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Research show women file for divorce much more often than men

It might come as a surprise to couples in South Carolina that women file for divorce in rates much higher than men. In some studies, the rate of women filing for divorce is 80 percent while in others, it is slightly lower, at 69 percent. With the divorce rate at around 50%, it might be important to consider the different reasons why women might choose to file for divorce.

While there are clear reasons that often come up when a couple decides to end their marriage, such as escaping abuse, hurt over cheating or problems with substance and alcohol dependence, there are additional reasons that might lead to a wife filing for divorce. One of these reasons is the marriage not living up expectations. The reality of living together, dealing with the routine of work, home and kids, might lead to a woman feeling like the marriage has lost what made the relationship special. This is similar to another reason, which is the loss of romance once a couple marries. The little things that might be construed as romance, such as a man bringing flowers to his significant other are often lost after marriage as people settle into their new normal.

SECURE Act may change estate planning for IRAs, 401(k)s

The estate plans of some South Carolina residents may be affected by a rule that has passed the U.S. House of Representatives and which is likely the pass the Senate unanimously. The Setting Every Community Up for Retirement Enhancement Act will require most beneficiaries to withdraw the entire amount of an IRA within 10 years of the owner's death. The previous rule offered significant tax savings to beneficiaries by allowing them to take distributions over a much longer period of time.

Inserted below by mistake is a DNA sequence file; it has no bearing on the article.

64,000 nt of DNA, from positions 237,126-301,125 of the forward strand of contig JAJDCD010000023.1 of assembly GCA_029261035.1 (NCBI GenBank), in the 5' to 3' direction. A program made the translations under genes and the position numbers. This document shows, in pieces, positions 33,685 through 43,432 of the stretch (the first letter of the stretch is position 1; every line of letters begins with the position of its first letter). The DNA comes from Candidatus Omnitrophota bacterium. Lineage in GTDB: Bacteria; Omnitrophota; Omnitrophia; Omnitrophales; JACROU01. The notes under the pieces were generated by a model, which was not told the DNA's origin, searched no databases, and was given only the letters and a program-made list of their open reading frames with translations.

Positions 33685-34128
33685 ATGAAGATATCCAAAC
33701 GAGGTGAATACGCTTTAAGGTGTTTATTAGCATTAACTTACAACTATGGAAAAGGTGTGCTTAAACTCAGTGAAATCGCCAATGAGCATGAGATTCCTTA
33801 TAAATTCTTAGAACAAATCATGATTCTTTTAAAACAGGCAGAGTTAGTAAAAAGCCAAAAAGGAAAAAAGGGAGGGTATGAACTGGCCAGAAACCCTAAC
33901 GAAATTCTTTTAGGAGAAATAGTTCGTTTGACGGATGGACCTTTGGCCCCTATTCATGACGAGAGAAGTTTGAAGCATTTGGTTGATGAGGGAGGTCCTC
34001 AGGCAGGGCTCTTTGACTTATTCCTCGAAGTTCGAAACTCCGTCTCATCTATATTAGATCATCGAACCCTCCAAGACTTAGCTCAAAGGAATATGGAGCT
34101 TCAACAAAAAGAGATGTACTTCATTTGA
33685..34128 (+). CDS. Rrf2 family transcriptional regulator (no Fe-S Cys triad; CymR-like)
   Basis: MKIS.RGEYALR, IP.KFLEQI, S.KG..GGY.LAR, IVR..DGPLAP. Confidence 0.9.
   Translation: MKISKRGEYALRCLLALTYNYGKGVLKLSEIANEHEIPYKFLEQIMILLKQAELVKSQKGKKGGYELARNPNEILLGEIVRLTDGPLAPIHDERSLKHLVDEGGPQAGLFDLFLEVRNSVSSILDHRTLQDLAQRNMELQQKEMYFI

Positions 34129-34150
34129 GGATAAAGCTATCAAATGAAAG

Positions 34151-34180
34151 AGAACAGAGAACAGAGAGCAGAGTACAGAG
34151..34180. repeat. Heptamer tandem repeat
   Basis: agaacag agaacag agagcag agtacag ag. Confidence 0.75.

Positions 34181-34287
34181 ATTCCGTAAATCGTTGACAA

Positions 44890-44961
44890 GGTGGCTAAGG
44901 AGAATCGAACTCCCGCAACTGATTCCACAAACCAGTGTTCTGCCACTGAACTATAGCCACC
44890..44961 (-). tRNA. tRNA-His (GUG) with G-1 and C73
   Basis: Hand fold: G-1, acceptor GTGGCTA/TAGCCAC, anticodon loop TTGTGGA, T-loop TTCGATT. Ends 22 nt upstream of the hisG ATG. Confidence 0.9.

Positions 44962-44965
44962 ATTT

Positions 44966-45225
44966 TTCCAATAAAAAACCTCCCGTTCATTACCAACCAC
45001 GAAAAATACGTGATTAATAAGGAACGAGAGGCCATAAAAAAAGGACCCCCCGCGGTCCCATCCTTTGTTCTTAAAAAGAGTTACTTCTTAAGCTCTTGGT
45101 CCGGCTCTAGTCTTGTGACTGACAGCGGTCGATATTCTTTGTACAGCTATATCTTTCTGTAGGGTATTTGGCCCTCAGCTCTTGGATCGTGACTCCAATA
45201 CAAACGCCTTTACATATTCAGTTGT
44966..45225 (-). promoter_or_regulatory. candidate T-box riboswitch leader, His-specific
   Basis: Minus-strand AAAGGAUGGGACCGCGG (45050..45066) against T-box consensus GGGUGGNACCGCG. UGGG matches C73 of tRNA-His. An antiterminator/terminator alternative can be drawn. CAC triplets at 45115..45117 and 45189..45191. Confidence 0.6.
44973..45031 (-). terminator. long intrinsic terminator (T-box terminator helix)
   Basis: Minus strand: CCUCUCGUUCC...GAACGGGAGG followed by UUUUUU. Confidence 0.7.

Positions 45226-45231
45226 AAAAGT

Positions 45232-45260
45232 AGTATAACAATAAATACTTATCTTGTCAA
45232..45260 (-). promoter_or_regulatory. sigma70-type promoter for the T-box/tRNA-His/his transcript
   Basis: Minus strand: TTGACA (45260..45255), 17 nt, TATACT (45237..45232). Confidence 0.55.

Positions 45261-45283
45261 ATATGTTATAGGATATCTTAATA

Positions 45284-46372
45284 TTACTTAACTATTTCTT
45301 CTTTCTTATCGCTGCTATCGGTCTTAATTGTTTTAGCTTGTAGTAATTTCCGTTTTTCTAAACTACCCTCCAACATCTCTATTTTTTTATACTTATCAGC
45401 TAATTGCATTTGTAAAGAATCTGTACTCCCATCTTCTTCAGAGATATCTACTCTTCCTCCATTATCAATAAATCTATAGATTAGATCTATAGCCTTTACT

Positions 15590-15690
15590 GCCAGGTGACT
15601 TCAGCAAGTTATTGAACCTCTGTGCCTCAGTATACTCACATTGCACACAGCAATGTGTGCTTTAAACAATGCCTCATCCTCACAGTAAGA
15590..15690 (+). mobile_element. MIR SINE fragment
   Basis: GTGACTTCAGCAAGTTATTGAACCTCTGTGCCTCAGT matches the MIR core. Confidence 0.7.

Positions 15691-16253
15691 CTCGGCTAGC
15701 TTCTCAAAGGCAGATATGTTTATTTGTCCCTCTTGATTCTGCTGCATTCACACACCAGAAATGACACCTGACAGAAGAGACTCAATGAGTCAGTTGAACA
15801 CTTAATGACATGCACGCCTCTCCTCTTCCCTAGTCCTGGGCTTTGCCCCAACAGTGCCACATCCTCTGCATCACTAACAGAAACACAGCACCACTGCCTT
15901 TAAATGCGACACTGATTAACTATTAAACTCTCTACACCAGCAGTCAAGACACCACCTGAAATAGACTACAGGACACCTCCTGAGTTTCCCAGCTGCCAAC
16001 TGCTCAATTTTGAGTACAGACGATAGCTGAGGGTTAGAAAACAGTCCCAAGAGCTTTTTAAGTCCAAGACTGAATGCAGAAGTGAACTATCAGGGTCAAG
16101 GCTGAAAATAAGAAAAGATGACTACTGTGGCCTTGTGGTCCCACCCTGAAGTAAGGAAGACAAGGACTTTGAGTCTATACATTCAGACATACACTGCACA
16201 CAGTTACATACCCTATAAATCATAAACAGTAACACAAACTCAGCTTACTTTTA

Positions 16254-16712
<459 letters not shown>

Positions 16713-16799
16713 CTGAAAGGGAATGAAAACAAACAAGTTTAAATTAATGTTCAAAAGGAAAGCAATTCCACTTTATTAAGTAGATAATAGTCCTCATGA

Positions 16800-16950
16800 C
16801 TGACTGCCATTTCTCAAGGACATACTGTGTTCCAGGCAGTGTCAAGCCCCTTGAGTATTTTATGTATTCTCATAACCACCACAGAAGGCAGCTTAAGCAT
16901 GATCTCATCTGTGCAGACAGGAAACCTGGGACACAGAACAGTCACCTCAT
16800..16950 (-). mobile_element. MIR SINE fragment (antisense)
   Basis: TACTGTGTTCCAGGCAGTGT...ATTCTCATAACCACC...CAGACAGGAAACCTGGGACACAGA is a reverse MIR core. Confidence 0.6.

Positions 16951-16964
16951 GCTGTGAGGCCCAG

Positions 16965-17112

There are a few exceptions that will fall outside of the 10-year rule. This includes spouses, chronically ill or disabled beneficiaries, and beneficiaries whose age is within 10 years of the owner. Minor children are also exempt until they reach the age of 18, at which point the 10-year rule also kicks in.

How divorce can affect people over 50

For some people in South Carolina, divorce can cause both emotional and financial stress. Studies show that this stress can be even more acute for adults who are older than 50, and divorce is on the rise among this age group.

Several studies on how divorce affects people have been conducted by the National Center for Family & Marriage Research at Bowling Green University. Divorce among older people is sometimes referred to as "gray divorce," and according to one study, it can cause higher rates of depression than the death of a spouse. Another study found that for women, a gray divorce meant a 45% drop in the standard of living. For men, the drop was 21%.

Should you accept the role of trustee?

If a loved one approaches you with an offer to serve as his or her trustee, you may feel a mixture of flattery and uncertainty. While it is an honor for someone to see you as responsible and trustworthy, the thought of being in charge of a trust may be daunting. 

It is normal to feel unsure about such an important request. Here are some guiding factors and questions to help you determine whether it is a good idea for you to accept the role. 

The role of a trust in estate planning

A trust may be a better choice than a will for some South Carolina residents. It can offer a number of advantages over a will, including more privacy since a trust does not have to go through probate. A trust can protect an estate from taxes, provide charitable contributions and protect assets from an irresponsible beneficiary as well as from creditors and divorce. A trust can provide for a spouse but ensure that children receive assets if the spouse remarries. It can allow assets to be left for a beneficiary with special needs without affecting that beneficiary's receipt of government benefits.

The person who creates a trust is known as the settlor, and the settlor appoints a trustee to manage the trust. A trustee has a number of duties related to the trust. The terms of the trust will specify how transparent the trustee must be with beneficiaries. The trustee is required to behave objectively toward beneficiaries and manage the assets in the trust responsibly.